The Winton Wetlands ecology team have recently been carrying out surveys to determine the need for controlling local kangaroo populations.
Eastern Grey Kangaroos and Black-tailed Swamp Wallabies were surveyed using Line Transect methodology from sunrise to 9:30am when the species were more likely to be active. A total of 65km of transects spread throughout the Winton Wetlands reserve were surveyed on three separate occasions.
- Average of 64- Eastern Grey Kangaroos per survey
- Average of 8 Black-tailed Swamp Wallabies observed per survey
- Kangaroo density of 0.33 per hectare (estimated using conventional distance sampling method)
Based on these results, we estimate the reserve currently holds approximately 3000 kangaroos.
“These densities are less that half of the suggested target density of one kangaroo per hectare for grasslands (ACT Kangaroo Management Plan, 2017) and also below the economic carrying capacity of 0.5 kangaroos per hectare (DEWLP), said Winton Wetlands Restoration Ecologist Dr Lisa Farnsworth.
These results will be incorporated into a Winton Wetlands Kangaroo Management Plan that will detail the following:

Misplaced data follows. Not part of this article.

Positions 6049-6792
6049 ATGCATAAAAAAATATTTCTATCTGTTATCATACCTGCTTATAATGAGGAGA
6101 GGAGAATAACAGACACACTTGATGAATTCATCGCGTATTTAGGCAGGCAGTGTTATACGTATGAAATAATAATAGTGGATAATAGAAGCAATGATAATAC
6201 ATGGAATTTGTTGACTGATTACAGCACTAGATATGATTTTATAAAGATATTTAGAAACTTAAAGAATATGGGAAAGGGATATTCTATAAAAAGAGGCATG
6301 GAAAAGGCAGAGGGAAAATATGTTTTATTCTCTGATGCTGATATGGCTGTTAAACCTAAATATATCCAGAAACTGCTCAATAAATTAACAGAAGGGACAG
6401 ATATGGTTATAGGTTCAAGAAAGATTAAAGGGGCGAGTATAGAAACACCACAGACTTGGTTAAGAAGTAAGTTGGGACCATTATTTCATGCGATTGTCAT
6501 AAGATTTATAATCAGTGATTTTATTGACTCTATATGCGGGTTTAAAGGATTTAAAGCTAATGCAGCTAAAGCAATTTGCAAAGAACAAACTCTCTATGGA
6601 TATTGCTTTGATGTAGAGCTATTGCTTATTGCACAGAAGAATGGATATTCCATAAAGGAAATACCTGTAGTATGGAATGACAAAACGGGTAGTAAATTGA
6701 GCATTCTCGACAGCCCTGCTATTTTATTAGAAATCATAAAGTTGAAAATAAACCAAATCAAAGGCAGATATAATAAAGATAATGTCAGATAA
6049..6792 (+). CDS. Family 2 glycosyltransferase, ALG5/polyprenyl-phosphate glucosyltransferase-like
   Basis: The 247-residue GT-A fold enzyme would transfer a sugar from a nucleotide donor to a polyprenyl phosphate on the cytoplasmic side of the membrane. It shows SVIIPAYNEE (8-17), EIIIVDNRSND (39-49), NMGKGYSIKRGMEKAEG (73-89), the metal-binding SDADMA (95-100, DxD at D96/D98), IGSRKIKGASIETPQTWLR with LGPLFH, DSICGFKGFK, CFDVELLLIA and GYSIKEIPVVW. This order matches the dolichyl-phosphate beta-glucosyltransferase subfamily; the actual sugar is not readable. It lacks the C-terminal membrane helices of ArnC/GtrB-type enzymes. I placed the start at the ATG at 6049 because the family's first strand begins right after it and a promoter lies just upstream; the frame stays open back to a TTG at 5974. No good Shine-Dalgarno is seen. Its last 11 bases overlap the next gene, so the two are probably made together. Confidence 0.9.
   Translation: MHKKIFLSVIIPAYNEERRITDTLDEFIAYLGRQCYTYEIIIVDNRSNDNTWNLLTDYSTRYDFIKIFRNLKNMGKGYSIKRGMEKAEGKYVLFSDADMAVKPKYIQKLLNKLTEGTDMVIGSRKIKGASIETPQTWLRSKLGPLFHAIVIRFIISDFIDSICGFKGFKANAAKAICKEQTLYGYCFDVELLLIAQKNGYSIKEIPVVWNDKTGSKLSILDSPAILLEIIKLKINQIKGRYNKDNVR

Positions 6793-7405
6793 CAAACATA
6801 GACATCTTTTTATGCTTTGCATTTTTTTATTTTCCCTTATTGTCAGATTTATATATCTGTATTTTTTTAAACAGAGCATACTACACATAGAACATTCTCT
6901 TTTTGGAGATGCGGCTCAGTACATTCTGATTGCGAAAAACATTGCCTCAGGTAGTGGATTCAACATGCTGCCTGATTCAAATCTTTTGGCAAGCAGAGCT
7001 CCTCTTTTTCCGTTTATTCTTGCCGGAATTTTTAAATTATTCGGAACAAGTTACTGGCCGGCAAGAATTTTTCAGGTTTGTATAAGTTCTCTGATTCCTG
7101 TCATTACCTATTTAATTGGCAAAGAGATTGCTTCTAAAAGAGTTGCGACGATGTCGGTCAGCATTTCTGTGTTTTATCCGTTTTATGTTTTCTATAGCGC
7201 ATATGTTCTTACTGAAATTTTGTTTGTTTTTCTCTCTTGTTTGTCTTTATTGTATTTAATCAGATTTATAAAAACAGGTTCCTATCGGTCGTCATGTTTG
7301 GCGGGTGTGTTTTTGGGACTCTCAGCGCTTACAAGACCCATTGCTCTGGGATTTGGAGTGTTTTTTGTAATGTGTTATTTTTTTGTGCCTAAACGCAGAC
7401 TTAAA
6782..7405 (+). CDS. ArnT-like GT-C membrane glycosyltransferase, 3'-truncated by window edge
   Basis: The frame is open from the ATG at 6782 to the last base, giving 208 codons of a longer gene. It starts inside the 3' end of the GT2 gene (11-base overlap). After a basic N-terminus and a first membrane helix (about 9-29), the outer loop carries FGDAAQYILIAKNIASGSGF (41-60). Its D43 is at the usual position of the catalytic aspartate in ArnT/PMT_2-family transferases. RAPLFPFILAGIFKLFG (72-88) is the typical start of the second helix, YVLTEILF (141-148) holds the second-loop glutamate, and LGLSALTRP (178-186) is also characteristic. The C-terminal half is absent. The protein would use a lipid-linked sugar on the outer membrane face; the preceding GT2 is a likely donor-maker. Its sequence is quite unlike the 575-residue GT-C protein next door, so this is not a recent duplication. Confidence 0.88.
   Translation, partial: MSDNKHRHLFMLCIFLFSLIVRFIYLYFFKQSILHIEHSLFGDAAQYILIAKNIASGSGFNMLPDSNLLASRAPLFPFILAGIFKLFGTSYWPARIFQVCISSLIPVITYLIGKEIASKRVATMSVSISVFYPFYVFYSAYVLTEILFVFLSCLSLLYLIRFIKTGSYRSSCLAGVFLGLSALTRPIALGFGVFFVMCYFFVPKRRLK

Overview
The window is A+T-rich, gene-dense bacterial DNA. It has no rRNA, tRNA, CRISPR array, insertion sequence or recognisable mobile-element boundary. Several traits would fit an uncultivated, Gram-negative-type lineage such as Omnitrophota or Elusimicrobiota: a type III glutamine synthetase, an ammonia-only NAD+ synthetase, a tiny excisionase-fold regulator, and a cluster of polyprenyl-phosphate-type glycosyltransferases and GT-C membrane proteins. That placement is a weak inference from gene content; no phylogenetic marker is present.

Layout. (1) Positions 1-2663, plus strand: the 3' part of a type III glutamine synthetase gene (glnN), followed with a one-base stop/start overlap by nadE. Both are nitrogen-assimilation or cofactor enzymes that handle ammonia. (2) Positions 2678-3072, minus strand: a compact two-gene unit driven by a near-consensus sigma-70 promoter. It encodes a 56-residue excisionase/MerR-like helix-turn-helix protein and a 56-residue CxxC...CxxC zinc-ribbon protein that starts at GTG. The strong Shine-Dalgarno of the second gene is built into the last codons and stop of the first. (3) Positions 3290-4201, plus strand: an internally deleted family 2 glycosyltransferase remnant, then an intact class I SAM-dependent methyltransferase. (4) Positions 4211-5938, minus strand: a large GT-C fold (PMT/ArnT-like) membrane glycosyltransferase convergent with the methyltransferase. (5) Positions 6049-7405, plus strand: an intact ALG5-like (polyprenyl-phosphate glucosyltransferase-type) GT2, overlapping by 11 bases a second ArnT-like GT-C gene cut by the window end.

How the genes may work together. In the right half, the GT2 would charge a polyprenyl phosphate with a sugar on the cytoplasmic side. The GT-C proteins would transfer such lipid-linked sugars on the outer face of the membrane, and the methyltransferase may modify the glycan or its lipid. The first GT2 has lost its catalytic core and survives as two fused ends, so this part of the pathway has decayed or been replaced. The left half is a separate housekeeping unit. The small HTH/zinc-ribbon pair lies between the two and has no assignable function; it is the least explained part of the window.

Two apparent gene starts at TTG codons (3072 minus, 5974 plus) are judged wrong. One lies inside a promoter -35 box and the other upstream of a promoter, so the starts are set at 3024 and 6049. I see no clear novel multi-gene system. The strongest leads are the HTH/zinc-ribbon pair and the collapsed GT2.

- Kangaroo survey methods and results
- Fence removal to reduce road safety concerns
- New vegetation monitoring techniques
- Future student research opportunities
“The survey results, combined with our highly successful revegetation program have lead us to conclude that, from an ecological perspective, active kangaroo control on the reserve is unnecessary at this stage,’ Dr Farnsworth commented.
In addition to the recent survey work, Winton Wetlands, in partnership with the Friends of Winton Wetlands team have commenced the removal of 12km of unnecessary roadside fencing on the reserve. The fencing that is being removed opens the reserve to create a safer path for native species to disperse and will reduce the likelihood of them becoming trapped in the fences or ‘funneled” along the roadway.
On a state-wide scale, the Victorian Government has recently commenced a permanent Kangaroo Harvesting Program to control increasing kangaroo populations. The new programs is administered by the Department of Jobs, Precincts and Regions, and includes strict safeguards to ensure harvesting is carries out at a sustainable level, that animal welfare standards are met and that the livelihoods of farmers are protected. Landowners or harvesters interested in being involved in the Kangaroo Harvesting Program should visit agriculture.vic.gov.au. All enquiries should be emails to firstname.lastname@example.org or call 136 186
Image by Matt Devine